Wednesday, August 6, 2014

Passwordless SSH to isbrae from your mac

So, you know how to ssh and scp things with the best of them, but you're tired of having to always put in your password.  Or maybe you want to set up an automated backup or some such thing, and can't always be there to enter the password...

You want to set up passwordless ssh for your machine.  I'll take you through the steps to do it, but first a bit of theory.

When your computer (say, your mac laptop) initiates an ssh connection to isbrae, it identifies itself, and identifies the isbrae user you intend to use (see the post logging in to isbrae for how you specify the username).  It then has a few ways to attempt authentication- the one it defaults to if you haven't set anything up is to ask for your password.  But first it checks to see if your user has set up an 'authorized keys' file.  If so, it uses information in that file to determine whether your computer/user combination is authorized- if it is, no need for a password.  We're going to set this up, through a process known as public key encryption, which essentially generates two keys- a 'private' key that only you and your computer have and have access to, and a 'public' key that you can install on any remote computer that uses this protocol- think of it as creating a personal key and padlock, you wouldn't want to let the key loose, but no worries if someone has your padlock...  One key (no pun intended) part of this is that it is virtually impossible to hack your passphrase using only the public key- google 'public key encryption' for more detail. 

So- you need to do 3 things:
1) Generate your public and private keys
2) Place each key in its appropriate place
3) Log in- with newer versions of OSX this prompts the mac 'keychain' utility to store the key passphrase for you, which allows you to skip the password. 

Ok, on to 1):

in your terminal, start by issuing the command 'ssh-keygen':

ll-phoenix:~ bo$ ssh-keygen
Generating public/private rsa key pair.
Enter file in which to save the key (/Users/bo/.ssh/id_rsa): ./id_rsa
Enter passphrase (empty for no passphrase):
Enter same passphrase again:
Your identification has been saved in ./id_rsa.
Your public key has been saved in ./
The key fingerprint is:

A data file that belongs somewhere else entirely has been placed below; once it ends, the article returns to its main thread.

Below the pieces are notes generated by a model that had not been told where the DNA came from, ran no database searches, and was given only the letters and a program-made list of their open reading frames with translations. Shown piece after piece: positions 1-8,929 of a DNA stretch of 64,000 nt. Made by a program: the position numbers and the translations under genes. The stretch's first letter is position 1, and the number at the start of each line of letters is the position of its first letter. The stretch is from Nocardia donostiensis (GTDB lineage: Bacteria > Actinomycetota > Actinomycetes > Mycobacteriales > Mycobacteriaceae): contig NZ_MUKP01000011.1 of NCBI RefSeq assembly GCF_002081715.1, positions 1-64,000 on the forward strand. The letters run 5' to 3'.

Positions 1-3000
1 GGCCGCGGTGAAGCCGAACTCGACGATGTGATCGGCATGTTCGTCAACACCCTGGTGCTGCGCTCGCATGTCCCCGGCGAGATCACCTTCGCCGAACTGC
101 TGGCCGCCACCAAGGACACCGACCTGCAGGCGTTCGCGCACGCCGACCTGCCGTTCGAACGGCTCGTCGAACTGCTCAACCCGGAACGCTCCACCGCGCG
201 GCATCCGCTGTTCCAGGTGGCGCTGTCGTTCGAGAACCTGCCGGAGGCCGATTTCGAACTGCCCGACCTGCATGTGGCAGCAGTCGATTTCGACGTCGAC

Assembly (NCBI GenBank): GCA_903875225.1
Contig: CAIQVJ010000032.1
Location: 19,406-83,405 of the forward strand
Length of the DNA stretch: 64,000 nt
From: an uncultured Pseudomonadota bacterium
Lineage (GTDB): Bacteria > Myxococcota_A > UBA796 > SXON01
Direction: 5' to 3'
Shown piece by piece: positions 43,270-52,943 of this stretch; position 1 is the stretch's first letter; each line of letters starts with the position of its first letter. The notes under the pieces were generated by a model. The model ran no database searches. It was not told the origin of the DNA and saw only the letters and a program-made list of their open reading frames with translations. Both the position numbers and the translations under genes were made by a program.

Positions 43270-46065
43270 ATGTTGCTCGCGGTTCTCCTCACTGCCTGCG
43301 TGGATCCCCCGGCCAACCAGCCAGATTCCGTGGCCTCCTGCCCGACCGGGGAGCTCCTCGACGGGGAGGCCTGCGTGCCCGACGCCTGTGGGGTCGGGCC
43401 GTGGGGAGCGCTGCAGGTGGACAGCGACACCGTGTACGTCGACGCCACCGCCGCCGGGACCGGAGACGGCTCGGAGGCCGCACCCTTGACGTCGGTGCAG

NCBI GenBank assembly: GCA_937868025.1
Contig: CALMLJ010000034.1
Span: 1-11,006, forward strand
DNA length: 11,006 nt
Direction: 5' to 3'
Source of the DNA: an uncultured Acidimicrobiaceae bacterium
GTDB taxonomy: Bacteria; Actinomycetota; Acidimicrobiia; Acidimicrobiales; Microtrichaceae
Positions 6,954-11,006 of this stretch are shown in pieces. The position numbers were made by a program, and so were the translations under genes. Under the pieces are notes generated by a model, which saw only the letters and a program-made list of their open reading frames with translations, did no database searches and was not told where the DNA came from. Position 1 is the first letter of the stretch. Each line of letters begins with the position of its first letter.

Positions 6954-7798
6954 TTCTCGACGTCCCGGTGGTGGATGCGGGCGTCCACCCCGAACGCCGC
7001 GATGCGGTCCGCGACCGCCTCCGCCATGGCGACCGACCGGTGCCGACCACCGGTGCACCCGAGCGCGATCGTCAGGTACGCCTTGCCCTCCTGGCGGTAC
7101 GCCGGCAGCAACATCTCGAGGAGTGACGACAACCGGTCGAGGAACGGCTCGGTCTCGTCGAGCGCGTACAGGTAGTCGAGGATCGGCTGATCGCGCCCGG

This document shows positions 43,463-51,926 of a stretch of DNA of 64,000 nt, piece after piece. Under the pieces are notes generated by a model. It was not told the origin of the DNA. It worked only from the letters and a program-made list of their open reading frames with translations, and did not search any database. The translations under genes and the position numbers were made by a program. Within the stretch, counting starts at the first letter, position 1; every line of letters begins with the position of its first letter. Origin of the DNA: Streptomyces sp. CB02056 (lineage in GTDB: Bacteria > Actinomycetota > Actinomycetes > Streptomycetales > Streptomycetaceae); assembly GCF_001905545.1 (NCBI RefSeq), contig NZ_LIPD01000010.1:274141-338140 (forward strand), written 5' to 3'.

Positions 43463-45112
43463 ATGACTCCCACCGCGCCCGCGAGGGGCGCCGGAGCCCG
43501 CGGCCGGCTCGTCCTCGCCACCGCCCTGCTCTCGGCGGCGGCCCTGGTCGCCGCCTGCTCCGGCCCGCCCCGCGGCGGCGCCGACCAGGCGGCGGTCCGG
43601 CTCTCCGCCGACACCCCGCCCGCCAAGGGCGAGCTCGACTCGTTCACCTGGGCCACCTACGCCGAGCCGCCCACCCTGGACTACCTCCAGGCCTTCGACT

The key's randomart image is:
+--[ RSA 2048]----+
|      o..oo+.    |
|       Ooo oo    |
|    . + E + o    |
|     + o o +     |
|    o o S   .    |
|     + . .       |
|    .            |
|                 |
|                 |
ll-phoenix:~ bo$

As you may see from the exchange, you need to give the key a filename, and then enter a passphrase.  This can be anything, but I'd suggest using one you know and remember well, so as not to have to remember too many things!  For the filename, it will default to .ssh/id_rsa if you don't override.  Notice that I did indeed override, primarily because I already have a file in .ssh called id_rsa and I didn't want to overwrite it.  You will now see two new files:

ll-phoenix:~ bo$ ls -l id_rsa*
-rw-------  1 bo  Glaciology  1766 Aug  6 08:50 id_rsa
-rw-r--r--  1 bo  Glaciology   418 Aug  6 08:50
ll-phoenix:~ bo$

The one with the .pub suffix is, perhaps obviously, your public key.  For the heck of it, lets see what it looks like:

ll-phoenix:~ bo$ head
ssh-rsa AAAAB3NzaC1yc2EAAAADAQABAAABAQDbs68yGNOHoJvt9v3XZ+cCMO1ea7kfh41MTGaqw9KeCGqt+H6gXO2NdMSpF67FsplSbCl5rD/PAI9zNU3IyNKf4uUFzDoaeLliRkgljHmI+Cd9Q5sWliBYxcyZ2L/1+gBGGI3YI+Saout2WZGNEvA3Elo4zvlv59QvfqQSFMHpArOMU6j7ufkenClcFeDvqMPz9zuAoQeTCwuIQH6s91QUA5xmG7EQ19hkJn7B5K3IKHjMh0tm9/FWdF4uSweYslbckHM8ilHJDOAjqijjwNcQdJNknU425WcytGItYF+SQ9ZEapqnMl5edlm3s+clUn7Im9RADRd22ylvhBA+VB6j
ll-phoenix:~ bo$ 

Just some 'random' text, but it is important.  

Now, lets move to step 2), putting the files in the right place.  You will have a directory (a hidden one) called '.ssh' in both your local account and your account on isbrae.  Your private key goes in your local .ssh directory, and your public key goes in your remote (on isbrae) .ssh directory:

ll-phoenix:~ bo$ mv id_rsa .ssh/

ll-phoenix:~ bo$ scp bo@isbrae:~/

Then log in to isbrae and make the move:
ll-phoenix:~ bo$ ssh -X isbrae
Last login: Tue Aug  5 15:36:04 2014 from
[bo@isbrae ~]$ mv .ssh/authorized_keys

Note that in addition to moving into the .ssh directory, I have also renamed it 'authorized_keys'.  This is important.  You can have multiple authorized keys, and they all go into the same file.  If this is your first setup, then use the command I demonstrate above, but if you already have one machine set up for passwordless ssh, you will have to copy the text of the new key into the existing 'authorized_keys' file.  Exactly how to do this is left as an exercise for the reader- there are a hundred ways to skin that cat (last word could be a clue). 

Step 3) close everything out, quit your terminal, and then restart the terminal, and ssh as you would normally do.  If all goes well, you should be prompted with a dialog box to save your password for the key, and say yes.  Then, no more password entry!

If you set up passwordless ssh into isbrae, this means that the security of isbrae is only as good as the security on your local machine- ie if someone gets into your account on your local machine, they will get into isbrae.  For this reason, if you set up passwordless ssh, you NEED to secure your machine- no default login on startup, it should require a username and password, and also on waking up from sleep or screensaver you need to have it require  password.  This is good practice anyway, but extra important given the front door you have just opened to isbrae.